Tews last witness called by the defense during her trial

WILLMAR -- Victoria Tews said Thursday that she purchased food and other items at local grocery stores to meet the special needs of the clients, volunteers and workers of the Willmar Area Food Shelf.

WILLMAR -- Victoria Tews said Thursday that she purchased food and other items at local grocery stores to meet the special needs of the clients, volunteers and workers of the Willmar Area Food Shelf.

Tews, 38, of Raymond, was the last witness called by defense attorneys in her trial, which continues today in Kandiyohi County District Court. She faces theft charges -- one felony, two gross misdemeanors and one misdemeanor -- for making unauthorized purchases on food shelf charge accounts between May 2003 and May 2005 at Willmar's Cub and Cash Wise Foods stores. Local purchases were expected by the food shelf's board of directors, Tews testified.

"If you expect your community to support you, then you are expected to support them (the local businesses)," she said.

Tews countered the prosecution's claims that she bought single items like hairspray, medication, baby cereal, diapers, soda, candles and deodorizers for her own use with testimony that she was buying for clients with specific needs or that the products were needed at the food shelf. She also testified that she bought cut fruit, salads and deli items for meetings hosted by the food shelf and purchased picnic items and soda as a way to honor the agency's volunteers and community service workers.

The candles and deodorizers were purchased because the food shelf had a "sometimes overwhelming odor," she said.


Susan Boonstra, the other employee of the food shelf, was recalled by the prosecution Thursday afternoon.

She refuted Tews' testimony about the need to buy medications and especially baby cereal.

"We always have a lot of baby cereal at the food shelf," she said.

Boonstra also told the court that she did not know of special shopping programs for the specific needs of clients and that she did not recall Tews bringing in large amounts of food to feed lunch to community service workers. Instead, the workers were allowed to purchase microwaveable dinners and soup from the food shelf. Or, if they had money, someone could go to a fast food place to buy them lunch, she said.

Tews' attorney, John Mack, entered a court exhibit of her personal checking account statements. He claimed the statements showed that Tews often accompanied the food shelf charge purchases with a personal transaction in the same shopping trip.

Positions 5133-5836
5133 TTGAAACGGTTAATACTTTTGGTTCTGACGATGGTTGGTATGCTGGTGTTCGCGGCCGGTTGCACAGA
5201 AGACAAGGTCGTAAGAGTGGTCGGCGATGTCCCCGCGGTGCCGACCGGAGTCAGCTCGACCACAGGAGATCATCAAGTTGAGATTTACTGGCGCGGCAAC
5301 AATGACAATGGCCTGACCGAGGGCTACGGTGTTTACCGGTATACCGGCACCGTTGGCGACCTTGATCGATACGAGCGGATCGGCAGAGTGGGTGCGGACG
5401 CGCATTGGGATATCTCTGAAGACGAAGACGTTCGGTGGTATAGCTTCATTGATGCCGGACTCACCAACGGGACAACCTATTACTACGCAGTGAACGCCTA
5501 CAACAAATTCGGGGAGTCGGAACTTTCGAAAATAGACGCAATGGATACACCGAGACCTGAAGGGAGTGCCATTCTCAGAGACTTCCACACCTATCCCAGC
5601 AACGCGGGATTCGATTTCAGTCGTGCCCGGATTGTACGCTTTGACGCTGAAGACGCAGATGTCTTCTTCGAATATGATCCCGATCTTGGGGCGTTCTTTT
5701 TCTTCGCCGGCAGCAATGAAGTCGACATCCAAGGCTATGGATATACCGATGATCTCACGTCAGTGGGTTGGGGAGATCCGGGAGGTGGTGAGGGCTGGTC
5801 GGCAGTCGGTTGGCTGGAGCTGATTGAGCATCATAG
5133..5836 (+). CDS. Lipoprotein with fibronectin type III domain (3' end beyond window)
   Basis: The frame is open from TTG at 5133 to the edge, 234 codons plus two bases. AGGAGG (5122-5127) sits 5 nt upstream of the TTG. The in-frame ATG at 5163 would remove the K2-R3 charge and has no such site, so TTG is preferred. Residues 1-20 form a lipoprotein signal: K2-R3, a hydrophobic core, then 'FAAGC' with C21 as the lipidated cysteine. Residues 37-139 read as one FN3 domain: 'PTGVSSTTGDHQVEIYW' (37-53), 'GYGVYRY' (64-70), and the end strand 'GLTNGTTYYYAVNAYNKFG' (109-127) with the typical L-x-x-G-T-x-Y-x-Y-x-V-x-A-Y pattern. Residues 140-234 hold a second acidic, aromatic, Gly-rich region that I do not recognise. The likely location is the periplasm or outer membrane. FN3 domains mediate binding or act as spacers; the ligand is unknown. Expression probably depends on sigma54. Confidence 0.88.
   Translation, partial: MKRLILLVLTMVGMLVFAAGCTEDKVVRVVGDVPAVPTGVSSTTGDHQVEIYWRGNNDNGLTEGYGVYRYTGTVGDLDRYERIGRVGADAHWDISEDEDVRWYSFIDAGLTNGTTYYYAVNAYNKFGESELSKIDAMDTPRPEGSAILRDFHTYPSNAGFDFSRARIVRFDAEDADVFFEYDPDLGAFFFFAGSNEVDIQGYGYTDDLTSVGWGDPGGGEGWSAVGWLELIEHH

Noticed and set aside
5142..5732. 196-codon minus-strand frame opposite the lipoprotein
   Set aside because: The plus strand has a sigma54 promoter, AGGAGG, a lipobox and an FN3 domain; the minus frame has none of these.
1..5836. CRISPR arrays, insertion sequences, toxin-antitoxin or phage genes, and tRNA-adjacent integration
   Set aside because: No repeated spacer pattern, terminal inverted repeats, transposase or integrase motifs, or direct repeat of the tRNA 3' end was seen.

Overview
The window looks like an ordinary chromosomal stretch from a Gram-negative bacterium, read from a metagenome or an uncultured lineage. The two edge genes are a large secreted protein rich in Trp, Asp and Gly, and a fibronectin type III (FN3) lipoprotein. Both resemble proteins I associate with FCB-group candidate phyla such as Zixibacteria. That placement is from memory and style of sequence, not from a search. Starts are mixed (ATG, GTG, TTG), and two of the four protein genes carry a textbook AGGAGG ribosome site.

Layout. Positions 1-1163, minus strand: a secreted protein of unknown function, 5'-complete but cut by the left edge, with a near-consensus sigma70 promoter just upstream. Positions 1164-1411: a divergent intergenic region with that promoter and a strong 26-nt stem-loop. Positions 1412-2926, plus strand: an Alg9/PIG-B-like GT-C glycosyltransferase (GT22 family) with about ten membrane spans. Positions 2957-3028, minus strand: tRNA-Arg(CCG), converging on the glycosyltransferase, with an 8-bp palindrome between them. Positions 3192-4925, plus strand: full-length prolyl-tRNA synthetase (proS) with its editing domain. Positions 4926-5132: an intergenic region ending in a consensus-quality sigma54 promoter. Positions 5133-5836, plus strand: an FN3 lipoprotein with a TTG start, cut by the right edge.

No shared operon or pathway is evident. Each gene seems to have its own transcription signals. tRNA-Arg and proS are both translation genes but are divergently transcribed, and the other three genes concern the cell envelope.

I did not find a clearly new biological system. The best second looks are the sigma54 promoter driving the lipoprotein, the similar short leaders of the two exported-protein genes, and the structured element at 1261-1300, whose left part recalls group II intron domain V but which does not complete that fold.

"I was on my own time, using my own gas," Tews said. "I was using my resources wisely."

She also testified she shopped on weekends and holidays as a way to fill time because she had great difficulty leaving her three children with their father for the weekend. Court documents show that Tews filed for divorce from her husband, Scott Burdorf, of Montevideo, in September 2002 and that the divorce was granted in April 2003. Many of the documents in the trial show that Tews was formerly known as Victoria Tews-Burdorf.

One of the exhibits entered by prosecutor Stephen Wentzell, assistant Kandiyohi County attorney, showed the dates and times of the 17 transactions made by Tews on the accounts. All of the purchases, except one, were made on weekends, holidays or after work hours. Tews said she brought the purchases into the food shelf the following business day. Food shelf logs showed some of the purchases were logged in properly, but others were not logged in or were combined with other entries. One of the purchases was made when Tews was supposed to be on vacation. Her timecards were also entered as a court exhibit.


Gloria Gardner, of Willmar, testified that she worked in the same building as the food shelf and that she was accustomed to seeing Tews' car backed up to the back door and Tews unloading a trunk full of grocery bags, both after hours and on weekends.

"It was normal to see her do that," she said, noting that she may have helped Tews unload some of the groceries and joked with her about how much dish soap she was purchasing.

Joe Eikmeier, a retired Willmar teacher and member of the food shelf board, told the court that the board had no problems with Tews' work performance and that she was encouraged to buy locally.

"We wanted some business to go to the local people," he said.

Attorney John Burns also served on the food shelf board. He told the court that the policies of the food shelf were not very strict, were out of date and internally conflicted with each other. The board, he said, used memories and tradition to guide some decisions.

"Our collective memory was a big part of it," he said, adding that statements of how the former director would have handled the situation usually settled any dispute the board had.

As the director, Tews had broad discretion over purchases, he said.

"There is nothing on that list that is outside of her discretion," he said. "Non-food items were made available to clients who were destitute."


The charges against Tews were amended Wednesday morning before the jury of 10 women and three men was selected in the case. That was the second change this week, as the charges were also amended Tuesday to include four felonies, for $1,977 worth of purchases including the 17 grocery charges, ranging from $33 to $282, at the local stores.

The amended complaint is much different than the original charges of five felony theft counts, which were filed on April 26, 2006. Food shelf officials had alleged that Tews purchased $8,225 worth of gift cards and made more than $5,030 in unauthorized charges on food shelf accounts while she worked for the food shelf. She was released from her duties in August 2005.

The case is expected to go to the jury today. Judge Donald M. Spilseth is presiding over the trial.

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